SOURCE - KNXV - COURTESY PHOENIX HERPETOLOGICAL SOCIETY, COURTESY ABC15.COM THROUGHOUT USE OF VIDEO; EMBARGO ALL OF ARIZONA (Phoenix, Tucson, Flagstaff, Yuma)
1. Mid, alligator's prosthetic tail, pan to alligator's head
2. Close, alligator's prosthetic tail, pan to head, zoom out to show almost whole alligator
3. Wide, Alligator swimming
4. SOUNDBITE (no name available)
'you know, he's using those front legs to paddle right now and that's actually very abnormal for an alligator. The staff here spent a long time teaching him to do that because it was the only way he could move in the water. And he's going to have to learn now that by moving that stump around, and there's plenty of muscle mass and bone in that stump, he can get some really nice whipping motion and propulsion from the stump.
5. SOUNDBITE: (no name available) 'you know how he lost his tail originally? It was bitten off by another alligator. Some knothead put him in a pen with other alligators. Big alligators eat little alligators. Can't fix stupid, you just take it out of the breeding pool. People don't know what they're doing, they cause these animals all kinds of grief.'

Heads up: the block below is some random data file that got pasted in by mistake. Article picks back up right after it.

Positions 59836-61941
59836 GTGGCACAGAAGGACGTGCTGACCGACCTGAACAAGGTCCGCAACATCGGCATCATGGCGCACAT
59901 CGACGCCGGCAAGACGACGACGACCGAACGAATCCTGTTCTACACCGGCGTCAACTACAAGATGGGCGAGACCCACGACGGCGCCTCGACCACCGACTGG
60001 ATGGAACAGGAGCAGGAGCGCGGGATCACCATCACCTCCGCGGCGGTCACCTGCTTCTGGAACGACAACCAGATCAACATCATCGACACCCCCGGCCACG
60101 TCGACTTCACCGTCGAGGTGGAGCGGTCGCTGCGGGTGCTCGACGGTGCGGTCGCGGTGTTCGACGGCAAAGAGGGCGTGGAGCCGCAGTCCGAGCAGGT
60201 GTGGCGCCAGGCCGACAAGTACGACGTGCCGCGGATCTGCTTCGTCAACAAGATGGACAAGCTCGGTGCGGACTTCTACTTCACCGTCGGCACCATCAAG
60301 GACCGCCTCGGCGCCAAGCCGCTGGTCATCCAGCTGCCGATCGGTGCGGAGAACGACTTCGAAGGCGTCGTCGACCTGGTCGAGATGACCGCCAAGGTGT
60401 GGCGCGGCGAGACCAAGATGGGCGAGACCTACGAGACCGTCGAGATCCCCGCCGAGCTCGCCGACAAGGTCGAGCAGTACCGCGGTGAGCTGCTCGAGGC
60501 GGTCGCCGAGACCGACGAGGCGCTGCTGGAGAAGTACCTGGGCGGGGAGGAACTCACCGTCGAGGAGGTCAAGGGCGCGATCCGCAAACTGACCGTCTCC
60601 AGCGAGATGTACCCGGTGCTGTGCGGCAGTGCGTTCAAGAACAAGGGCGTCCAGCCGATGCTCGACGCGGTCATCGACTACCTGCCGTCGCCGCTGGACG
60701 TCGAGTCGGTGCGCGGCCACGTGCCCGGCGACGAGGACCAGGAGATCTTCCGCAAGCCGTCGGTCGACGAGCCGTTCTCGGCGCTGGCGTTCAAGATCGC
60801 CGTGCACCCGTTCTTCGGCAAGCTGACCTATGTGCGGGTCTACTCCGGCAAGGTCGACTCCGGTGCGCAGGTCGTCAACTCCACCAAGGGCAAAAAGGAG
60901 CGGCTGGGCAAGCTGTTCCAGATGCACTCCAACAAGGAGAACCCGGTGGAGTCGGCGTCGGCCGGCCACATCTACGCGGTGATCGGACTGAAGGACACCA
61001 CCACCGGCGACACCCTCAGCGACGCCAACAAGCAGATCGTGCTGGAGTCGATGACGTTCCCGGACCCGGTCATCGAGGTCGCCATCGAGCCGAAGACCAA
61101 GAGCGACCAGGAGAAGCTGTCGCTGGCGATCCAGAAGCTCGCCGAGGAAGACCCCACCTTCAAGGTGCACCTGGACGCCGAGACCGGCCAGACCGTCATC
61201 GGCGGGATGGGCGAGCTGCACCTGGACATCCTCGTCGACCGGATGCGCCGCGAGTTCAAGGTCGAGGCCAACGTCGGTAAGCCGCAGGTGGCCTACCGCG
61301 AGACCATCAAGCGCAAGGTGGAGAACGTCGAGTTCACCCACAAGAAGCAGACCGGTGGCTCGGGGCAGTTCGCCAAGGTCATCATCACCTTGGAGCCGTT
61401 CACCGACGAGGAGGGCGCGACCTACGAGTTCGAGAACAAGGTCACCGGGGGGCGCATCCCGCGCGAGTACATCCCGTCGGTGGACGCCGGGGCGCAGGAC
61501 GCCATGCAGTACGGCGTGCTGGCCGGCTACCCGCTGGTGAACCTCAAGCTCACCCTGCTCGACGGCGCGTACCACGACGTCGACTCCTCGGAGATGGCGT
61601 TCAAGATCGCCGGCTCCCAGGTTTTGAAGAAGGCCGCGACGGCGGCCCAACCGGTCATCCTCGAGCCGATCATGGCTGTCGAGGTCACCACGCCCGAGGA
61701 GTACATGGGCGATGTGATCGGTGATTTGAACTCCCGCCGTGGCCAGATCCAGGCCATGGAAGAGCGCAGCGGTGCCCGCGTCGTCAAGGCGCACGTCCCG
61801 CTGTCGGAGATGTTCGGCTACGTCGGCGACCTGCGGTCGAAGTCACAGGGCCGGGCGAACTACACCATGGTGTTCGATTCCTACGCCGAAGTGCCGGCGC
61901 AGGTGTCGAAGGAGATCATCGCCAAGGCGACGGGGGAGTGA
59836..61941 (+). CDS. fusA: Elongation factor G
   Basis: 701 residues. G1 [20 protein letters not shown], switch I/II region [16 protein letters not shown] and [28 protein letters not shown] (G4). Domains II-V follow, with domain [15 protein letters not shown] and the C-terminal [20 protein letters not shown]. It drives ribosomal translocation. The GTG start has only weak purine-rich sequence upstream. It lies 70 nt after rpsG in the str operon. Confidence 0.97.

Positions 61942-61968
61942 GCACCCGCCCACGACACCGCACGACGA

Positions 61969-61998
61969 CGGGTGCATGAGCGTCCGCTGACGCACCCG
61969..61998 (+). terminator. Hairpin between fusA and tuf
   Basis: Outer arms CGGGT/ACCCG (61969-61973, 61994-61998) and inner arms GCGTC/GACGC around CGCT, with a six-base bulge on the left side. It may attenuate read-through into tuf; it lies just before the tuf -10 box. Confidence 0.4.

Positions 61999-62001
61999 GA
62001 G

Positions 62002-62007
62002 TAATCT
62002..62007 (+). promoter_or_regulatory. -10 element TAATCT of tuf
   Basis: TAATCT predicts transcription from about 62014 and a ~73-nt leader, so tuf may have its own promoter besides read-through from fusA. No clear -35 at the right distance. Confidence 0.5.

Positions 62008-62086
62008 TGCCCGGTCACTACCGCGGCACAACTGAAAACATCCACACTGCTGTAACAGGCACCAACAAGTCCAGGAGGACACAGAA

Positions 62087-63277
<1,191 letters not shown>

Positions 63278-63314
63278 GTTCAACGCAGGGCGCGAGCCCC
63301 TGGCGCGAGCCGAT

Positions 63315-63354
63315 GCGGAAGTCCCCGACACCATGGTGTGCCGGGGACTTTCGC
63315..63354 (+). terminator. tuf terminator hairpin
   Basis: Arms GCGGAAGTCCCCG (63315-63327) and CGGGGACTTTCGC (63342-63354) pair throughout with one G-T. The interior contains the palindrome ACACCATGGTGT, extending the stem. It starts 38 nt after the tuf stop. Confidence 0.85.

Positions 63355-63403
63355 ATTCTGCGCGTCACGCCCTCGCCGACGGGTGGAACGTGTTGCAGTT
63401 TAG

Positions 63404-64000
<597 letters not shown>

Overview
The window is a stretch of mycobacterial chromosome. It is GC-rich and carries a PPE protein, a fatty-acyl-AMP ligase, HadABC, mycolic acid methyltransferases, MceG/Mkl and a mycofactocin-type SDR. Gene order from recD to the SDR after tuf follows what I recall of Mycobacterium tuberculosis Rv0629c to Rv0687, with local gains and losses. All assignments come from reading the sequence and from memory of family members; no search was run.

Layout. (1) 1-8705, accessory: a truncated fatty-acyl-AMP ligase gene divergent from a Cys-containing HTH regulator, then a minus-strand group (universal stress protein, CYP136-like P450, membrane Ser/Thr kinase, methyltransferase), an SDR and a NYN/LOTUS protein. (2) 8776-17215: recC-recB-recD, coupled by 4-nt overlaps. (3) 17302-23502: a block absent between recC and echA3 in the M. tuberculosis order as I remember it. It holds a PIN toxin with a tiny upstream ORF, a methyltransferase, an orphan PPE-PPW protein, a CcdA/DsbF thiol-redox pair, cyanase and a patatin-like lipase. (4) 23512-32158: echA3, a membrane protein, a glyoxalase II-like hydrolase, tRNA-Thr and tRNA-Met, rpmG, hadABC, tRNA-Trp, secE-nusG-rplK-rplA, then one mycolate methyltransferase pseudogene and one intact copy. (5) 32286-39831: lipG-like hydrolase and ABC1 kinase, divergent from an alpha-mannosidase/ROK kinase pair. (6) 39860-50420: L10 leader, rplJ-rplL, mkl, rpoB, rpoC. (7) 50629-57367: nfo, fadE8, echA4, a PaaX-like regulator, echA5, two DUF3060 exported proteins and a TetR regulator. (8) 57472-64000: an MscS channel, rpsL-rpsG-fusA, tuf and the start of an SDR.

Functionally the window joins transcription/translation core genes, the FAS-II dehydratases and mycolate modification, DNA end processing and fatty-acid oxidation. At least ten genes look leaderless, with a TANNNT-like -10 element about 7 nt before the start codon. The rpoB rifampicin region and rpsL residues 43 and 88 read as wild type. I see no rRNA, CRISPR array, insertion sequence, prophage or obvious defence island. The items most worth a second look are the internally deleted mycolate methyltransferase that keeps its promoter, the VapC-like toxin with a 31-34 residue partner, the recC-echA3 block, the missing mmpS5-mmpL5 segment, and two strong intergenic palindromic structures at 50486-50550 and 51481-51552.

6. Close, Man holding alligator
7. Close, Man puts down alligator, alligator starts crawling
8 Wide, alligator lying on ground
An alligator has a new tail, and a new lease on life. Mr. Stubbs was missing his tail when he arrived at the Phoenix Herpetological Society more than a year ago. Staff members there say he lost the tail when he was put in a pen with other alligators, and a larger alligator bit it off. Mr. Stubbs' prosthetic tail was developed by researchers at the CORE institute and Midwestern University. He's crawling and swims with his front feet, which is unusual for an alligator. Phoneix Herpetological Society staff members say he has enough bone and muscle mass to move the tail in a swishing motion, which would help him swim like able-bodied alligators.